This July in the Edith Carlson Gallery, WAM opens State Your Intentions: New Works in the WAM Collection. The exhibition showcases not only notable recent additions to the collection but also the intentionality of WAM’s collecting practice. In 1981 when Lyndel King became the director and chief curator, she openly asserted her resolve to even the gender score by fervently collecting women artists. Today, WAM does have an outstanding number of women artists in its holdings. It was this uncommon aspect of the collection that attracted artist Edith Carlson. Carlson, originally from Minnesota and involved in both the New York and Santa Fe art scenes of the 1960s and 1970s, was searching for a home for her art when she found WAM. After reaching out and meeting with King, Carlson bequeathed her estate to the museum, including funds for the gallery named in her honor, which was part of the 2011 museum expansion.
WAM’s commitment to collecting women artists remains strong, as do early collecting initiatives established by the museum’s first two directors. In 1934, Hudson Walker, the first director of the then University Art Gallery, set the first collecting agenda of living American artists. Ruth Lawrence, the second director, used the WPA program and her connections to galleries of American art in New York (including Alfred Stieglitz’s An American Place) to substantially build the collection and fueled WAM’s commitment to collecting prints. Since Lawrence’s tenure, collecting initiatives have emphasized Native American art, Korean furniture, and ceramics. WAM’s relationship with former University professor and key American potter Warren MacKenzie spawned the details of and funds for the museum’s ceramics collection.
The director, registrars, and curators work together to prioritize collection goals in the context of funding, potential gifts, and other means of adding wisely to the collection. This includes designating important new areas for the collection, such as works by African American artists, contemporary international art, Minnesota art, and video and other moving-image art.
State Your Intentions offers a glimpse of works that are helping WAM achieve such collecting goals. In Twenty Seven, contemporary African American artist Samuel Levi Jones creates a beautiful abstraction from the dismantled remains of medical books. He deconstructs the books, tearing out pages and detaching the spines, before mounting them on canvas in a loose grid. Jones builds his works from authoritative texts—encyclopedias, law books, medical volumes, and other reference works. He is interested in the perspectives and information that have been left out of these materials, and the harms caused by this exclusion. Through his body of work, Jones aims to “call into question the authority and institutional power” of these objects.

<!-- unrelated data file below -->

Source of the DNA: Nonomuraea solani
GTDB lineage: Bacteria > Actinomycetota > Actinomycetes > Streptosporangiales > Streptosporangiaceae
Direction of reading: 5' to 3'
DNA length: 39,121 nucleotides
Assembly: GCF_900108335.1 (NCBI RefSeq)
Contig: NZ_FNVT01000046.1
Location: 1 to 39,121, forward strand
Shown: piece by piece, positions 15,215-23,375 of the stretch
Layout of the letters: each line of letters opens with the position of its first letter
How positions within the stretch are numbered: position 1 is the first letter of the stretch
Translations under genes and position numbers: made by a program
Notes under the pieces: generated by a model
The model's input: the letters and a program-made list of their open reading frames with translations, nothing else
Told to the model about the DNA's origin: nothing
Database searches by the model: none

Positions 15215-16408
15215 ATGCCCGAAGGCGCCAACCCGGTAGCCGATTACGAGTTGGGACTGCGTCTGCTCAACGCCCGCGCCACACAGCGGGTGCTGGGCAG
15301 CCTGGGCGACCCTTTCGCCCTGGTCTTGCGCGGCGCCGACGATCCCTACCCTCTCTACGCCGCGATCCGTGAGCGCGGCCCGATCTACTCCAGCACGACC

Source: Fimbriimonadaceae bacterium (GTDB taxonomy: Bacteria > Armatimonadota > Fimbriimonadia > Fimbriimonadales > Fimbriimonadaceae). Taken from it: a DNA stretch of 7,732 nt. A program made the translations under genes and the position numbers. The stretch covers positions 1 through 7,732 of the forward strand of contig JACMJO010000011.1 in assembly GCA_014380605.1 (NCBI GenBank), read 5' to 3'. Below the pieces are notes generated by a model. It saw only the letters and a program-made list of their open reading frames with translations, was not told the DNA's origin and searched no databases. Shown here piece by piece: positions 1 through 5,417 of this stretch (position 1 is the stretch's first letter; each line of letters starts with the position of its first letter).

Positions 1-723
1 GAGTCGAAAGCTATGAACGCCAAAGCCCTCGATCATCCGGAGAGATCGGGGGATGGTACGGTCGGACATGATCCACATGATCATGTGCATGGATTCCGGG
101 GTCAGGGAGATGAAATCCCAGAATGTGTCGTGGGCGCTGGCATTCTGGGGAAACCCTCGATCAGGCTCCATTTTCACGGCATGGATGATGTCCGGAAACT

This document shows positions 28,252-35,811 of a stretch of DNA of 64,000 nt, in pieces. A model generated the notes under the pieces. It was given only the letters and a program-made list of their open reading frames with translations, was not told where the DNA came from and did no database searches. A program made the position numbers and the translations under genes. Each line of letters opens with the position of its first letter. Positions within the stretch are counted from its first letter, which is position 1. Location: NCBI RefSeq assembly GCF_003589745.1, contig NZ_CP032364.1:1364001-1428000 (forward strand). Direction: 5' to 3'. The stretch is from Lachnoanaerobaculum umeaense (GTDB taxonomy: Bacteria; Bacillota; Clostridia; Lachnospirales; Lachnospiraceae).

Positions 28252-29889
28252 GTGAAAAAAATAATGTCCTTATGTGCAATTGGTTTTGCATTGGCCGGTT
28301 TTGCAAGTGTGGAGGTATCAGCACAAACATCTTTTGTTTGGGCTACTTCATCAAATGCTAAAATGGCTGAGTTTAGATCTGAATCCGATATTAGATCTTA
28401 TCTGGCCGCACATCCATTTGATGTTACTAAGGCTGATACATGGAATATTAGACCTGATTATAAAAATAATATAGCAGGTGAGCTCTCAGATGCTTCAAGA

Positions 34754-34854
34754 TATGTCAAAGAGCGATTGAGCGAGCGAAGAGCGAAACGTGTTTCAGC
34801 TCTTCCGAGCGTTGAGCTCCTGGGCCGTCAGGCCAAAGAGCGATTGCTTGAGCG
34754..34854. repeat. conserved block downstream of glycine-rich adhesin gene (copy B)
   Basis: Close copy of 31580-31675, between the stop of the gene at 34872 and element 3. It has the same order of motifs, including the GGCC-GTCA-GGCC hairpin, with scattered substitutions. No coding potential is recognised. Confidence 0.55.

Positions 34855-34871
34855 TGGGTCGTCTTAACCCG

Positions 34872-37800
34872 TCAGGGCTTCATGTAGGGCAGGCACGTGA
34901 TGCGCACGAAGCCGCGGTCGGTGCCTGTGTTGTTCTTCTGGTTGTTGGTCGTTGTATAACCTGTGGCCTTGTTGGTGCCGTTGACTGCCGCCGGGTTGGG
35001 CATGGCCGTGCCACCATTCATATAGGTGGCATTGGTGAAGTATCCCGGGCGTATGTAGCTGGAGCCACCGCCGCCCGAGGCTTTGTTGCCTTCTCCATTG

In contrast to Jones’s abstraction, Minneapolis-based Teo Nguyen takes a photo-realistic approach to depicting the landscape of the Upper Midwest. Nguyen says he is mesmerized by “the beauty that lies between the earth and sky,” and the horizon often dominates his paintings. In Untitled 13, distant buildings and trees seem swallowed up by snow-covered fields and the winter sky, strikingly evoking the vast expanses of rural Minnesota. Born in Vietnam, Nguyen has lived in Minnesota for a decade, and he remains fascinated by the flat landscape that is so different from his country of birth. He believes that his outsider status helps him to appreciate aspects of the land that native Midwesterners might overlook, calling attention to its openness and tranquility.
Other works on view are examples of international contemporary art, including Take Me Deeper II by Zimbabwean artist Portia Zvavahera and Blue Kffiyeh by Israeli artist Tsibi Geva. Alec Soth’s Green Island, Iowa, adds to WAM’s strong historical and contemporary Minnesota artists collection. Sam Gilliam‘s Marathon series helps build our holding by African American artists. And, of course, Iva Gueorguieva, Zvavahera, and Alexa Horochowski strengthen WAM’s ever-growing collection of works by women artists. This is not the entire picture of WAM’s collecting goals and strategies, but with all of the works in this exhibition having formally entered our collection during the past three years, State Your Intentions is both a compelling snapshot of and report on the museum’s progress on collecting with intention.
Diane Mullin, Senior Curator